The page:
Clinicians often question whether the measured differences in radiographic progression between treatment arms are clinically relevant. To answer this question, long-term follow-up of other outcomes such as functional disability and loss of work is required. However, collection of these long-term data takes several years; therefore, it is useful to look for circumstantial evidence. Structural joint damage in clinical trials is assessed in small joints. However, there is a good correlation between the damage in small joints with the damage in large joints [24
]. Therefore, an observed reduction in disease progression in small joints is likely a reflection of the disease course in large joints. Moreover, there is an association between structural joint damage and physical function that is stronger with increasing disease duration [25
]. Lastly, it is important to consider that RA is a chronic disease, and it can be expected that without treatment, patients will continue to show progression of structural damage.
As an example, the interpretation of the radiographic results of the ATTRACT trial are presented here. Are the findings clinically relevant? All films were scored by the Sharp/van der Heijde method (range 0 to 440), by two independent observers, and without knowledge of the radiograph sequence. The average score of two observers was used. The median increase in the modified Sharp score in all patients treated with infliximab plus MTX was 0.5 (IQR -2.0, 2.5), versus 4.3 (IQR 0.5, 10) in patients treated with MTX alone [26
]. These data imply that at least 50% of patients treated with infliximab achieved a progression score of 0.5 or less and that 75% of patients progressed to a maximum value of 2.5. In patients treated with MTX alone, 50% of patients showed an increase of 4.3 and 75% progressed to a maximum value of 10.
At first glance, when considering the median increase in joint damage observed in patients treated with MTX alone in the context of the total range of the scoring system (0 to 440), a median increase of 4 appears clinically insignificant. In practice, however, it is extremely rare for patients to have complete destruction of all joints in both hands and feet and thereby receive a maximum score. Scores around 100 already represent major destruction. Usually, the progression score of 4 represents an increase in erosion and joint space narrowing in several joints. However, it is difficult to envision how this will affect the patient. As the maximum erosion score per hand joint is 5, one could imagine that an increase of 4 would represent an almost completely eroded hand joint. Thus, a median increase of 4 is actually a substantial finding. Furthermore, this especially makes sense if the long duration of the disease, resulting in an increase of 40 over 10 years, is taken into account. Assuming a continuation of what was observed in the trial, 50% of patients receiving MTX alone will develop eight completely eroded hand joints in the following 10 years and 25% of these patients will reach a score exceeding 100 (if they started with normal films), which represents marked joint destruction. In contrast, 50% of patients treated with infliximab will have no progression of joint destruction in the following 10 years, and 25% of patients will reach a score of 25 points, which represents five completely eroded hand joints. Furthermore, recent research has shown that clinical experts consider an increase of 5 Sharp/van der Heijde points a clinically meaningful change [23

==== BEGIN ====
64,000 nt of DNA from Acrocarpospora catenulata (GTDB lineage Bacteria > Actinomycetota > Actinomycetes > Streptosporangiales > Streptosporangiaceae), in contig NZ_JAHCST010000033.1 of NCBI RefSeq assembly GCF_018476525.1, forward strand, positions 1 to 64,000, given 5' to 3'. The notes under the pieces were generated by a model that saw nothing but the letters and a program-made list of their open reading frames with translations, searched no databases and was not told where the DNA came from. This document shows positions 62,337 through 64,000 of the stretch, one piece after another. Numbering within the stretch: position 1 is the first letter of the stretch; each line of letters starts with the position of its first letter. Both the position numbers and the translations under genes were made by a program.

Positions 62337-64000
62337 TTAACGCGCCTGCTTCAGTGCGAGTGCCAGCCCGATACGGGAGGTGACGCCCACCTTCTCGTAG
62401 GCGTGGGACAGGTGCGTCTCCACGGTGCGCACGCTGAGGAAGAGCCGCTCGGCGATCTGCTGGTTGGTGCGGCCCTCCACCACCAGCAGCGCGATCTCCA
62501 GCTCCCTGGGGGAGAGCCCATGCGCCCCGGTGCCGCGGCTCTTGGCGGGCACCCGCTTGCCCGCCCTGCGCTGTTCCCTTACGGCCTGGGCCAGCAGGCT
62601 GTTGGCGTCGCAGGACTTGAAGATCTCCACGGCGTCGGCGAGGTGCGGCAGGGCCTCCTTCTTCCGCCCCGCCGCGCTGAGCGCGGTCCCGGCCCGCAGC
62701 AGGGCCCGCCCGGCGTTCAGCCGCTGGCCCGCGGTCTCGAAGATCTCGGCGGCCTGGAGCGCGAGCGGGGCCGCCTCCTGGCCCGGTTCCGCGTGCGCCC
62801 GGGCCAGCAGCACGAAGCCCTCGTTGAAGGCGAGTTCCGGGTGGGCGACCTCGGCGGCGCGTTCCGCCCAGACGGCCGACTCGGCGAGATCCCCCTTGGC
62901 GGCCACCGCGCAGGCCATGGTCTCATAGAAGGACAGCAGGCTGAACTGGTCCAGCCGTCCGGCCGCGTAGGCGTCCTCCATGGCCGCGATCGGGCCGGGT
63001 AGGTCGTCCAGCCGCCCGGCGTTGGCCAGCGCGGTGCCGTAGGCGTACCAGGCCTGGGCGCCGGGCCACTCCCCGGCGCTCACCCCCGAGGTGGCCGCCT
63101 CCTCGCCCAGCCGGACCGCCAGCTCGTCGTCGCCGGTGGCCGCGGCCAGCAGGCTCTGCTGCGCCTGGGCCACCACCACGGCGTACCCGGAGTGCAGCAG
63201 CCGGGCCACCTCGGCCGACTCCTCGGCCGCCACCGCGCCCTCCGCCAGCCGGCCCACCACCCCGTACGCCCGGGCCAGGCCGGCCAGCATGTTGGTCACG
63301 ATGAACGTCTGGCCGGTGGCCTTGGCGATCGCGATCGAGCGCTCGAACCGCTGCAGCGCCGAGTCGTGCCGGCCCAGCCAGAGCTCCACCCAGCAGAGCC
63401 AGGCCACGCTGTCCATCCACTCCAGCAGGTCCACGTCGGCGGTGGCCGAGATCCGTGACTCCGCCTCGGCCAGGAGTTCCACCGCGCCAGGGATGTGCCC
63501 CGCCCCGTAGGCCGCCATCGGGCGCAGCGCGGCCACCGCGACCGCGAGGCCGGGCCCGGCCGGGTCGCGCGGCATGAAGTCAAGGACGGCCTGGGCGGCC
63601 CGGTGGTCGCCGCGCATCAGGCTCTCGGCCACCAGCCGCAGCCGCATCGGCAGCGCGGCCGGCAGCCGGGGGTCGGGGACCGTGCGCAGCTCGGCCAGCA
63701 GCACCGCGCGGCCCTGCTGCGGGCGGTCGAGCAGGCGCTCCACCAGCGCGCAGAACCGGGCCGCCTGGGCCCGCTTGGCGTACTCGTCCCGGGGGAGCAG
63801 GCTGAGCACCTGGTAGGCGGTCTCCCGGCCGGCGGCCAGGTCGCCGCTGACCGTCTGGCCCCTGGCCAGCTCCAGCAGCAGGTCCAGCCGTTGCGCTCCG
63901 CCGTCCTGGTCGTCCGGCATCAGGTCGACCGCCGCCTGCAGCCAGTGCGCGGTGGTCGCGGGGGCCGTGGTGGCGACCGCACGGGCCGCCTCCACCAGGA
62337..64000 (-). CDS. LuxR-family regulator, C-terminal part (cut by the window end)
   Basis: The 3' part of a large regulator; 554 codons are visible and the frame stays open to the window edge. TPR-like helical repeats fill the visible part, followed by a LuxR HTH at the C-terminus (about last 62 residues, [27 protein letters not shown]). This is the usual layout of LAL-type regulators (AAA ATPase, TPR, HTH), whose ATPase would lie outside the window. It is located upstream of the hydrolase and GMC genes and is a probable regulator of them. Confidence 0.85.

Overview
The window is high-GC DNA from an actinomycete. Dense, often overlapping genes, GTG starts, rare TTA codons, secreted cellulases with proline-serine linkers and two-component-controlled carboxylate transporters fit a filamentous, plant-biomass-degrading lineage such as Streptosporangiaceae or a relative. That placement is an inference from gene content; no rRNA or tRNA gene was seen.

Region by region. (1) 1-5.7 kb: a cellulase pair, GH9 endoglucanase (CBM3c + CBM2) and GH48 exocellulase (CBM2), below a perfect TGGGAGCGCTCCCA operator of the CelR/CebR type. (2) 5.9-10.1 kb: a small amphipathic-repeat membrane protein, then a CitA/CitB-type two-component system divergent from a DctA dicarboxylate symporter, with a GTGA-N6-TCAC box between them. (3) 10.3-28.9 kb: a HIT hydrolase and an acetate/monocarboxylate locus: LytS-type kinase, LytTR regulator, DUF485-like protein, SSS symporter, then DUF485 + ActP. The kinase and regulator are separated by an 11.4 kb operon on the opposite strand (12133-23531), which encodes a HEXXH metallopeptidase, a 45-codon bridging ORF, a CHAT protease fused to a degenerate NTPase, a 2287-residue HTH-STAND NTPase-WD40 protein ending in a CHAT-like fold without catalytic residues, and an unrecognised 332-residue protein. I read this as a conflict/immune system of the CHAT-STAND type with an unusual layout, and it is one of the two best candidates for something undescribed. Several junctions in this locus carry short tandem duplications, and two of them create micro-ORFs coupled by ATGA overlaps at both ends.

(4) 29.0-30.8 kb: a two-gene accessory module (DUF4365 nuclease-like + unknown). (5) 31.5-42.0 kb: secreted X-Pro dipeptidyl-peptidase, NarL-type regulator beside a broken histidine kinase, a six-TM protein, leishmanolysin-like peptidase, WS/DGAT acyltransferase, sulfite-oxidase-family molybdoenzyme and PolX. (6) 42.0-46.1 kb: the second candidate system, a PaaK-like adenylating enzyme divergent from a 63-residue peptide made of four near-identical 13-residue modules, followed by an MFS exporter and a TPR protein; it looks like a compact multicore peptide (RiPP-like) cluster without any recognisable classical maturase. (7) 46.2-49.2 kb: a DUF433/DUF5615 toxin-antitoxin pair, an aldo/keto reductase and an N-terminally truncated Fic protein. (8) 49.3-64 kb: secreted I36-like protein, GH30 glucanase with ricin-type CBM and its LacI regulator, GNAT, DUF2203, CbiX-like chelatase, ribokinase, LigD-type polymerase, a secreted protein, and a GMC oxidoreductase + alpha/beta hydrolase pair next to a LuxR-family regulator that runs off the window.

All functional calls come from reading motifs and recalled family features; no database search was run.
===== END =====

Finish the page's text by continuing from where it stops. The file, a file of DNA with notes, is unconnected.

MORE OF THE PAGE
]. Therefore, on the basis of this expert opinion, 50% of patients treated with MTX alone had clinically meaningful disease progression, whereas 75% of patients treated with infliximab did not [23
The ATTRACT trial also analyzed radiographic progression in individual patients by using the SDD as a cutoff level. This value (8.6) represented the progression of disease that was distinguishable from measurement error. Measurements >8.6 represented significant radiographic progression. From these results, the number of patients needed to be treated (NNT) to prevent major progression can be calculated, where NNT = 1/(% of MTX-only-treated patients with progression above the SDD [31%] - % of infliximab-treated patients with progression above the SDD [6%]) × 100, which yields an NNT of 4. Therefore, four patients need to be treated with infliximab to prevent major radiographic progression in one patient. The NNT value associated with infliximab treatment compares favorably with that of many treatments used to prevent fractures due to osteoporosis, which have an NNT value of 100 to 200.